“There’s a lot of stuff here but people don’t know about it. They’re too focused on oil,” said one international gold trader, who preferred not to be named in connection with the as-yet unregulated trade.
“It’s the best stuff I’ve seen in central Africa,” he said, explaining that the samples he has tested show a purity of over 22 carats (91.6 percent gold), compared with about 18 carats in the Central African Republic.
Locally, artisanal miners like Likuam are making their fortune, investing much of the money in the traditional method of storing wealth — cattle. In the past year alone, Likuam has bought 10 cows, each worth about 1,000 pounds.
In another nearby artisanal mining spot called Napotpot, Julia Lakalay panned the red earth with water she had carried 2km.
“The gold mining has completely changed my life,” she said, swathed in colored beads and spattered with mud. “In my village, I could not even earn 1 pound. Now I’m earning 200 pounds per day.”
Merchants in Kapoeta, a local town of tin-shack pubs, dirt roads and scampering goats, say the price of gold is inflated by the scarcity of dollars, a problem across the country since the oil shutdown.
In the absence of banks or an official exchange rate between the pound and the Kenyan shilling, Kapoeta’s economy relies on gold as a form of cross-border currency.
“The main purpose to buy gold is to change currency. We buy gold, take it to Kenya, sell it to dealers, and buy more stock to bring back,” Kenyan businessman Junius Njeru said, weighing a pile of gold nuggets.
“It’s in your pocket, nobody searches you,” he said, describing the process of taking the gold across the border.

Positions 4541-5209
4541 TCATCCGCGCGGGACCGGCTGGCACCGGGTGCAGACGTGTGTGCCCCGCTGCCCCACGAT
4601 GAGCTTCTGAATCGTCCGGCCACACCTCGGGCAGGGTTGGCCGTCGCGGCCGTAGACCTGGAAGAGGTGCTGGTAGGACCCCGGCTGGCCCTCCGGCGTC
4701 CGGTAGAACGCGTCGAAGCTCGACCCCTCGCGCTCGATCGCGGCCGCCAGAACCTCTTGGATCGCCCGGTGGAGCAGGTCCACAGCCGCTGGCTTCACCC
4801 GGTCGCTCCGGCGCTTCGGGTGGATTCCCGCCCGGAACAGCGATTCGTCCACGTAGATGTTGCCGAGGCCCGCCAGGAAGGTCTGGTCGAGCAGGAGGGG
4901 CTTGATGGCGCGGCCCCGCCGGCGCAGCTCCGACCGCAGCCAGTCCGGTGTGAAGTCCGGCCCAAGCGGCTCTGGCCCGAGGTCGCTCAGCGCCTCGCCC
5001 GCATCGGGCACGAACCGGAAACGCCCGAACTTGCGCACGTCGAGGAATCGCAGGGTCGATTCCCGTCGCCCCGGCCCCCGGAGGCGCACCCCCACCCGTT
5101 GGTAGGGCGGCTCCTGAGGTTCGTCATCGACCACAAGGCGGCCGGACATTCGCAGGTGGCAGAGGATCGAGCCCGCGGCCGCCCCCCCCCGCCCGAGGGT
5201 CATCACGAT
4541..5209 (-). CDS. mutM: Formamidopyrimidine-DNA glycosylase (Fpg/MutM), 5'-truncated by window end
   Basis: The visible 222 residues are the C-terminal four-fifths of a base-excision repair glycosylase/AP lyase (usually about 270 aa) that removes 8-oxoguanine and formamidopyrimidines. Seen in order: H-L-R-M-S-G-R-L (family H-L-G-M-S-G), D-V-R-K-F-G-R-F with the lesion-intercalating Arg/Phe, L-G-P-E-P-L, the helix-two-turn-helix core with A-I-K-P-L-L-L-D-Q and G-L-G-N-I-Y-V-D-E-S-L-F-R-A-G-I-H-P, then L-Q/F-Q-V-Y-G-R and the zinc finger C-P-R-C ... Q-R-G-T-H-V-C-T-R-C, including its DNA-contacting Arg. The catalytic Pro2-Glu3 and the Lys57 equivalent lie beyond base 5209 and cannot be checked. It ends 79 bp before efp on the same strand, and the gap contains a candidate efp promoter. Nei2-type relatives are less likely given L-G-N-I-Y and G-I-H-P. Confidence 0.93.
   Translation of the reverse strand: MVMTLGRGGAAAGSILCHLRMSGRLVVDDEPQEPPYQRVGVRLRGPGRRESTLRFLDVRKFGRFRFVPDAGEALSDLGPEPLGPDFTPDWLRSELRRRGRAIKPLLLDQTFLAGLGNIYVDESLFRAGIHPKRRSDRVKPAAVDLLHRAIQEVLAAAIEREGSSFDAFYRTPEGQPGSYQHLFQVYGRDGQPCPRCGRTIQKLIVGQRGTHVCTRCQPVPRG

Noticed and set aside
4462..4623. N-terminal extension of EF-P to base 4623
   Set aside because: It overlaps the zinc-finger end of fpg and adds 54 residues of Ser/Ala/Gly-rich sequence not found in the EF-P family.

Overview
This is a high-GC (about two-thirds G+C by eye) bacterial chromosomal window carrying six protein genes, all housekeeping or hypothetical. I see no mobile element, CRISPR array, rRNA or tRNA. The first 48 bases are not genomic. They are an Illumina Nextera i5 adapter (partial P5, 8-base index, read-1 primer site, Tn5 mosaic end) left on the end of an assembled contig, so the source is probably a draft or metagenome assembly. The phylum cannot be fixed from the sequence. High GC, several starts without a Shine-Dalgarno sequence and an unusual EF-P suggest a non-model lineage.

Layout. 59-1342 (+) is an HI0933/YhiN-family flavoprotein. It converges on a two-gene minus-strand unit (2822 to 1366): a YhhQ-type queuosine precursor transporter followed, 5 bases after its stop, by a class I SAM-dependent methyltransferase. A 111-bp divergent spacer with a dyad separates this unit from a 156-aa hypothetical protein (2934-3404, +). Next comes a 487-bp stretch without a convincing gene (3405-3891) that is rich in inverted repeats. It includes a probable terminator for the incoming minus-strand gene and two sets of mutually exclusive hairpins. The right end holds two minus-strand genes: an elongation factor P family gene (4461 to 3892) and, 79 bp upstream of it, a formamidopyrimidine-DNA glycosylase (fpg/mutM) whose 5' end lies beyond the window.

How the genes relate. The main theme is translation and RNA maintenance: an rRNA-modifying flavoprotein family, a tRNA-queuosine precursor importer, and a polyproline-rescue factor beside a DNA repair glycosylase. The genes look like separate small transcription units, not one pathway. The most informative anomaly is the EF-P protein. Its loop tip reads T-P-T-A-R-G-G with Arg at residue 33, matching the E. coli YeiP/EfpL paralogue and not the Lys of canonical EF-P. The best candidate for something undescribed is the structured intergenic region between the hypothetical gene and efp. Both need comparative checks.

Miners sell the gold for about 200 South Sudanese pounds per gram, leaving traders a narrow profit margin for resale on the international market at US$55.
Officials hope the new mining law will bring this trade out of the black market and, by selling land to prospecting companies, eventually let the national and state governments benefit from the underground treasure.
The mining companies with 42 so-called “grandfather” exploration permits approved by the semi-autonomous southern government before independence will have two weeks to claim their licenses after the bill passes through parliament, which could take as little as a day.
Norway, the US and Botswana helped draft the law that caps large-scale exploration licenses at 2,500km2. To prevent exploration companies from sitting on the land, the law forces them to surrender 50 percent of their concession every time they renew their contracts, which will be variable.
Firms that find enough minerals to start digging can convert their license into a mining permit.
“If you put them in a queue, there’s at least 20 meters of investors waiting to get a license ... Others must know that if they want something, they must come quickly,” said Rainer Hengstmann, a ministry adviser working for consultant firm Adam Smith International.
However, in a landlocked country with just 300km of paved road, Hengstmann cautioned it will take many years to get commercial mining off the ground.
“You need a railway if you want to go large-scale. It will take time. They really need roads and power,” he said, echoing investors’ complaints about the lack of infrastructure.